I created a group of hunters who were all scarred by previous interactions with the city's other kindred. One of the PCs actually ended up leading them. (Although, orchestrating the pcs and the hunters talking was difficult. I got lucky in that the PC in question chose to investigate who was hunting him.) This lead to the investigation of the really low humanity vampires in the city, as well as seeking to help the hunters recover. It gave the PCs some mortal allies who were story hooks for later and a bit more of a direction.
            For your group, you could try that with the barkeep noticing said hunters in his bar, and realizing what they're doing before they recognize him as a vampire. This group had a psychic who could talk to rats, who would make a good replacement zookeeper/understudy. Actually, running into these hunters in their day-jobs would also work. (The new nurse is missing an eye. If pressed, she says she carved it out to break a dominate command. Not that she understands what happened.)

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            • #7
              Vampires in their supernatural state are driven by the need to eat constantly and seek safety. These factors aid the GM by providing a few obvious levers to pull on--anything that challenges the factors that provide consistent food and safety.

              Vampires as ex-humans have all the motivations and issues that humans do, who are hiding unpleasant and illegal secrets. Within vampiric society ALL members have unpleasant and illegal secrets, which both creates incentives for cooperation and vulnerabilities for exploitation.

              Further, vampires take the territorial impulses of humans and amp them to 11, such that if it were possible a given vampire would feel most comfortable claiming far more territory than they need for feeding, and pushing all others far, far away. Think about it this way: each vamp a king, shoving aside weaker kings until they are emperor of all the world--most food, most safe. Most unlikely, of course, but that's the tension.

              The human desires that vampires carry also express themselves in strange ways since the vamps themselves are to some extent freed from human norms of social expression. If you constantly engage in cannibalism, what do you care about social custom, tradition, law and morality? What is it that you *won't* do to ensure you get food and safety? What *won't* you do to explore "freedom" in your state? --Answer those questions and you know what the character loves. What they love becomes a lever for conflict.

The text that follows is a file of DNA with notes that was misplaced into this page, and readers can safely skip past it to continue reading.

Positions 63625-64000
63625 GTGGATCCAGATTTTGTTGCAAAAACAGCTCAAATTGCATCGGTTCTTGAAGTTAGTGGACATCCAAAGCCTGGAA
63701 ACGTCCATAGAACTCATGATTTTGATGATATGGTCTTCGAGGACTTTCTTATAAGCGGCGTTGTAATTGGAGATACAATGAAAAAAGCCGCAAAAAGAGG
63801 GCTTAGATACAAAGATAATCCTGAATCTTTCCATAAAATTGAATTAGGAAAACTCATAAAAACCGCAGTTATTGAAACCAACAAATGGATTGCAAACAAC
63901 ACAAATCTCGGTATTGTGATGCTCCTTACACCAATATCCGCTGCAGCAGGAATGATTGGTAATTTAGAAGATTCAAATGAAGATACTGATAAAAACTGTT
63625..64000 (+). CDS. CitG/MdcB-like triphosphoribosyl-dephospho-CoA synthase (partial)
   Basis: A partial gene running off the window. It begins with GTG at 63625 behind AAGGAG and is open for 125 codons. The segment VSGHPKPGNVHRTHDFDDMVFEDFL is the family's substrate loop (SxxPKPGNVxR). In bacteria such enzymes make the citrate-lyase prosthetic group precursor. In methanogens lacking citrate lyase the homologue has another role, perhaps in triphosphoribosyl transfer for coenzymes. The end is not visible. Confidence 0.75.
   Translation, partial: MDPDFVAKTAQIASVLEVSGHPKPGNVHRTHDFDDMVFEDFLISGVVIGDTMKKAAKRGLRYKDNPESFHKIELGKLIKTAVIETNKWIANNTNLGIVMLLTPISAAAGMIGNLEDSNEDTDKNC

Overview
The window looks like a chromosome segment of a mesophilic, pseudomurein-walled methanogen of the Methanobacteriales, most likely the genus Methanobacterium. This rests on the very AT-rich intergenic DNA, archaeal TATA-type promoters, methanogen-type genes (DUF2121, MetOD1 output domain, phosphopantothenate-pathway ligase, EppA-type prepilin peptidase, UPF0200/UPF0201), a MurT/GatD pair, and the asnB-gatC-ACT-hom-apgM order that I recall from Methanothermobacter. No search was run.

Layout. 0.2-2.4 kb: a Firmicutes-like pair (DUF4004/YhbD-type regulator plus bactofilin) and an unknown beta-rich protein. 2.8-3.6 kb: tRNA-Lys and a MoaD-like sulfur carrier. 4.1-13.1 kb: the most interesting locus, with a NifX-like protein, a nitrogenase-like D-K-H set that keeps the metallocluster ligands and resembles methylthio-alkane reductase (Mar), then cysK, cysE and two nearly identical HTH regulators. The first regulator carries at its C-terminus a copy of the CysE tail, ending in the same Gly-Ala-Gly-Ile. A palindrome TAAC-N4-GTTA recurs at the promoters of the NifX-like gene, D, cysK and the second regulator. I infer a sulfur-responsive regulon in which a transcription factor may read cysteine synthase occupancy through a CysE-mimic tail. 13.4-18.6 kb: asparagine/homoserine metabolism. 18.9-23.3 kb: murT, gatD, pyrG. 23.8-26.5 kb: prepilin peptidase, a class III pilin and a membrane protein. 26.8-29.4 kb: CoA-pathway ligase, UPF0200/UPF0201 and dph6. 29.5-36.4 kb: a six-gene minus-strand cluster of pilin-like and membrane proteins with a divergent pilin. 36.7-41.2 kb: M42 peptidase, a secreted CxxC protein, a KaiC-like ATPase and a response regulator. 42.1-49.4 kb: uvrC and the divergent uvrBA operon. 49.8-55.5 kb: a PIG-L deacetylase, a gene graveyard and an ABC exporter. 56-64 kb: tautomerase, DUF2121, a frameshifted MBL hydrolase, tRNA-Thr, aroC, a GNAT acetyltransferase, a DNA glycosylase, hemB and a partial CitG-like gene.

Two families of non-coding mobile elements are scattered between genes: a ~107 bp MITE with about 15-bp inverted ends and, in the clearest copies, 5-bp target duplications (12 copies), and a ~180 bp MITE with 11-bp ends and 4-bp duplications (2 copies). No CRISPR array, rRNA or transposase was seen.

Stepping back a bit, each vampire has something massive in their background that helps define who they are: their sire and embrace. They were "picked" for embrace for some reason--perhaps pity in a moment of weakness, perhaps according to plan, perhaps according to sympathy. Their sire holds responsibility for them, both socially and in fact through the Blood. *Why* they are so is a question that any vampire should want to answer. Why are they not dead, for example? Answer that why and you have levers to pull.

              More broadly, however, you have a meta-question to answer of what ties the characters together such that they make a group. Otherwise, you're telling the story of the city/region in which the characters live, and not the characters themselves as a collective; this is harder, as it involves constantly separated parties. One of the things you can do in this instance, however, is put the onus on the players: define how you are connected to each of the others, your touchstones and your sire. Define what you like and dislike about each person and what you want from them and don't want to give them.

              This could be a worksheet or a brainstorming conversation, but it's useful setup if you want to move beyond "you meet in a tavern."

              --Khanwulf